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Zc Real Estate Tax Solutions Limited v. Gordon B. Ford

December 29, 2010

ZC REAL ESTATE TAX SOLUTIONS LIMITED, PLAINTIFF AND APPELLANT,
v.
GORDON B. FORD, AS COUNTY TREASURER, ETC., ET AL., DEFENDANTS AND RESPONDENTS.



Super. Ct. No. 644917 APPEAL from a judgment of the Superior Court of Stanislaus County. William A. Mayhew, Judge.

The opinion of the court was delivered by: Detjen, J.

CERTIFIED FOR PUBLICATION

OPINION

Revenue and Taxation Code section 4985.2, subdivision (a), provides that a penalty resulting from failure to make a timely real estate tax payment may be canceled if the failure "is due to reasonable cause and circumstances beyond the taxpayer's control, and occurred notwithstanding the exercise of ordinary care in the absence of willful neglect, provided the principal payment for the proper amount of the tax due is made no later than June 30 of the fourth fiscal year following the fiscal year in which the tax became delinquent." (All further section references are to the Revenue and Taxation Code.) The issue in this appeal is whether appellant's actions causing the delinquency meet the requirements for cancellation of a delinquency penalty imposed by respondent.

By petition for writ of mandate, appellant ZC Real Estate Tax Solutions Limited sought refund of a penalty imposed upon it by respondent Gordon B. Ford, Treasurer and Tax Collector of Stanislaus County. This appeal is from a final order of the superior court denying the petition. We affirm.

Facts and Procedural History

A. The Relevant Facts

The relevant facts are simple and uncontested. Property owners often are required to (and sometimes do so voluntarily) pay a portion of their real estate taxes with each monthly mortgage payment. The lender holds these monthly tax payments in an escrow account until it is time to make tax payments to the local taxing authority. Appellant, asserting expertise in the myriad "unique processes, procedures, and requirements" of the various local governments, contracts with lenders to "monitor[] and issue[] the real property tax payments" held in escrow by the lenders.

California real estate taxes are payable to the tax collector of the county in which the property is located. (§§ 2601, 2602, 2613.) Taxes are paid for the fiscal year in semiannual installments due November 1 and the following February 1. (§§ 2605, 2606.) Although taxes are due on those dates, they do not become "delinquent" until a later date. Thus, the installment due on November 1 is not delinquent if it is paid by December 10. (§ 2617.)

By December 4, 2008, appellant had received eight checks from five of its lender clients, payable to Stanislaus County, covering the semiannual installment of property taxes for more than 4,400 properties in that county. The checks were in the aggregate amount of $5,510,118.76. On December 4, one of appellant's employees placed the eight checks, together with a computer disc containing supporting information required by the county, into a Federal Express mailing envelope addressed to the City and County of San Francisco Office of the Treasurer and Tax Collector. Federal Express delivered the envelope, as addressed, on December 5, 2008. San Francisco deposited the eight checks, payable to Stanislaus County, into its own bank accounts. San Francisco notified appellant on December 12, 2008, that it had received and deposited the checks.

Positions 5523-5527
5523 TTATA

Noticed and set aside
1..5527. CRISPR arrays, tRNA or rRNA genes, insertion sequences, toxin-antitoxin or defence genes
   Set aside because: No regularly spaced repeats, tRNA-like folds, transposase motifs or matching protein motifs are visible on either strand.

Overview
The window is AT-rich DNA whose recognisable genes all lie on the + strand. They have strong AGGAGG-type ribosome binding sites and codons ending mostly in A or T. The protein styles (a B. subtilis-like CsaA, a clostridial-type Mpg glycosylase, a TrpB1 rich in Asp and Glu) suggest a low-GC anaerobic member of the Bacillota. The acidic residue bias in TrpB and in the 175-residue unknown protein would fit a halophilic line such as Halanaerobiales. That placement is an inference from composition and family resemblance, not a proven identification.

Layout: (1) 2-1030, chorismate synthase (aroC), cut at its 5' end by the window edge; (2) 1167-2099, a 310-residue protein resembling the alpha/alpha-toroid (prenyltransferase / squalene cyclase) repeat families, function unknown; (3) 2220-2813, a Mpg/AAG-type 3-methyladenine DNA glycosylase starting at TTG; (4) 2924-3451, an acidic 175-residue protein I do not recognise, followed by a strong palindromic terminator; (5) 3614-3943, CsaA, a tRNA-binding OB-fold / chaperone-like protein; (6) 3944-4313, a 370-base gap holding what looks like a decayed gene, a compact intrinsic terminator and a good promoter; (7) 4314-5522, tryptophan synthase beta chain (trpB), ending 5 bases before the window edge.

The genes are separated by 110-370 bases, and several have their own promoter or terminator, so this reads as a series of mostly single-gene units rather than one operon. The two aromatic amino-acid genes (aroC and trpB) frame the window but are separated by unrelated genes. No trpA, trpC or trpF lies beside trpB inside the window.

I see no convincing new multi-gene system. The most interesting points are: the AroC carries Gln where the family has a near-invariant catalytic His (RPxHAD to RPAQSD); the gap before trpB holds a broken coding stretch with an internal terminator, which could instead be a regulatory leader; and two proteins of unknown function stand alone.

B. The Aftermath

On the same day appellant was notified by San Francisco of its receipt of the Stanislaus County tax payments (December 12), appellant sent a wire transfer in the amount of $5,510,118.76 to respondent. Respondent refused this payment, on the basis the taxes were delinquent after December 10, a statutory penalty of 10 percent of the delinquency had attached, and respondent did not accept "partial payment" (i.e., the original sum without the penalty).

Meanwhile, San Francisco refused to remit the original payment, now in its own bank account, to appellant because respondent was not the payor on the eight checks. San Francisco required appellant to submit an authorization and release of liability from each of the five lenders in order to return the funds to appellant.

After further exchanges of correspondence and e-mail, San Francisco returned the money to appellant and respondent accepted payment of the tax installment, together with a penalty of 10 percent on each of the parcels for which payment was made, in the aggregate sum of $551,011.88. Respondent rejected ...


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